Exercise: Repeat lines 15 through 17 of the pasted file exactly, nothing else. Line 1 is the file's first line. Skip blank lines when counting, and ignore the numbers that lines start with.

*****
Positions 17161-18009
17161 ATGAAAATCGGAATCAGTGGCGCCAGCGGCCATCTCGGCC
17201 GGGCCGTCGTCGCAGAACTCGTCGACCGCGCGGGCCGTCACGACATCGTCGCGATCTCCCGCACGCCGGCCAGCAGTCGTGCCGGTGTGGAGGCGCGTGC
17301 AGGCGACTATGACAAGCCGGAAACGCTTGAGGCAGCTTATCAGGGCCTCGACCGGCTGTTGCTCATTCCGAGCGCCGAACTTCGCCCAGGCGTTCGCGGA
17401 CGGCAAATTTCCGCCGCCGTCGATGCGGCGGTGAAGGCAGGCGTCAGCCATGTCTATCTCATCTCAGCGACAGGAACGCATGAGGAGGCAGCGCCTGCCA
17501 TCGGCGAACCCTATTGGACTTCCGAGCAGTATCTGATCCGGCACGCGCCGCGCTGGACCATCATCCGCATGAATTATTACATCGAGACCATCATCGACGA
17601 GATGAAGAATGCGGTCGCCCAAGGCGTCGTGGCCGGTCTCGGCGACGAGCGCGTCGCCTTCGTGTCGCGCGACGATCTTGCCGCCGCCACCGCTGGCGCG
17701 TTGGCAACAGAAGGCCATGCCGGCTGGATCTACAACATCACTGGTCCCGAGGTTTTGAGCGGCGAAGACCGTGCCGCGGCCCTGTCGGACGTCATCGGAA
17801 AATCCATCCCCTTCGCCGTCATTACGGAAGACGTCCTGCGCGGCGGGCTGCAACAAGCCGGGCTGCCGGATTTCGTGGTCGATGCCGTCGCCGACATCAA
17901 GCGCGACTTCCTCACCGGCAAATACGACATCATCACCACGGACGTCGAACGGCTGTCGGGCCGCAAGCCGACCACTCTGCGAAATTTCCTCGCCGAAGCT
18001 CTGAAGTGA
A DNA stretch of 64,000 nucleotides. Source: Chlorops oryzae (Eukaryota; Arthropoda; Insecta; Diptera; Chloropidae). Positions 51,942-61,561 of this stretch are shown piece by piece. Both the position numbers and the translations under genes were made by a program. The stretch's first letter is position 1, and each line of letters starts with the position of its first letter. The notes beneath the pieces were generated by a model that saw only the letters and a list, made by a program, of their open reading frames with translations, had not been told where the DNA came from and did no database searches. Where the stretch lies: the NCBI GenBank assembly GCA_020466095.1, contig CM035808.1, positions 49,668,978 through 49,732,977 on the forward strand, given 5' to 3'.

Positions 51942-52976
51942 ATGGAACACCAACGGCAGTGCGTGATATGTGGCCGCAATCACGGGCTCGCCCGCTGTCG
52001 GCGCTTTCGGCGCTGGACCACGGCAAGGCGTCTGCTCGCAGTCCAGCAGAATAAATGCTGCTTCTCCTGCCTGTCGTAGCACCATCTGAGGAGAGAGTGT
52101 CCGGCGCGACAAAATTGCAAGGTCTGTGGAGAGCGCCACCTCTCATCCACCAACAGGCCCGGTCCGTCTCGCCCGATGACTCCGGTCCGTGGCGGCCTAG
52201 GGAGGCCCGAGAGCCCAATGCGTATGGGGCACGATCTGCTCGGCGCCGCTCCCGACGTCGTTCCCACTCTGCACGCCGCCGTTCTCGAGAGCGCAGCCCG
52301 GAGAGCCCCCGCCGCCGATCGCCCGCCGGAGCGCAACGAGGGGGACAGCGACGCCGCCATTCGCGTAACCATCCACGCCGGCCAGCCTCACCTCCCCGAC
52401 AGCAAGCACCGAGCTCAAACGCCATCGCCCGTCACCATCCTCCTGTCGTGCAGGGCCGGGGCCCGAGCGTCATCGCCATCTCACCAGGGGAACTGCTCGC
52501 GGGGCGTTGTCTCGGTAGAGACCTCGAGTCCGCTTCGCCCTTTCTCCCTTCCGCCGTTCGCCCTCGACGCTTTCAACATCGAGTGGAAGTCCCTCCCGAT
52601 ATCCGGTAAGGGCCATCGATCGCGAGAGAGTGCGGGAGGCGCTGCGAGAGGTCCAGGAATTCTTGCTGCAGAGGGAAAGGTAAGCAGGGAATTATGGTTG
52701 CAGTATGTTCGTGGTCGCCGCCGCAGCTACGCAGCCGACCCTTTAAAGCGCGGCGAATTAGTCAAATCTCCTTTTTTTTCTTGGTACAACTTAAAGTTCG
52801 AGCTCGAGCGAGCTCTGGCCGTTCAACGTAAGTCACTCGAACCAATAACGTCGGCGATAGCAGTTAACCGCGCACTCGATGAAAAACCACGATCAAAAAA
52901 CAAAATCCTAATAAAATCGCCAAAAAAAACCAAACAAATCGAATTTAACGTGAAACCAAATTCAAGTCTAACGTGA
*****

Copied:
52001 GCGCTTTCGGCGCTGGACCACGGCAAGGCGTCTGCTCGCAGTCCAGCAGAATAAATGCTGCTTCTCCTGCCTGTCGTAGCACCATCTGAGGAGAGAGTGT
52101 CCGGCGCGACAAAATTGCAAGGTCTGTGGAGAGCGCCACCTCTCATCCACCAACAGGCCCGGTCCGTCTCGCCCGATGACTCCGGTCCGTGGCGGCCTAG
52201 GGAGGCCCGAGAGCCCAATGCGTATGGGGCACGATCTGCTCGGCGCCGCTCCCGACGTCGTTCCCACTCTGCACGCCGCCGTTCTCGAGAGCGCAGCCCG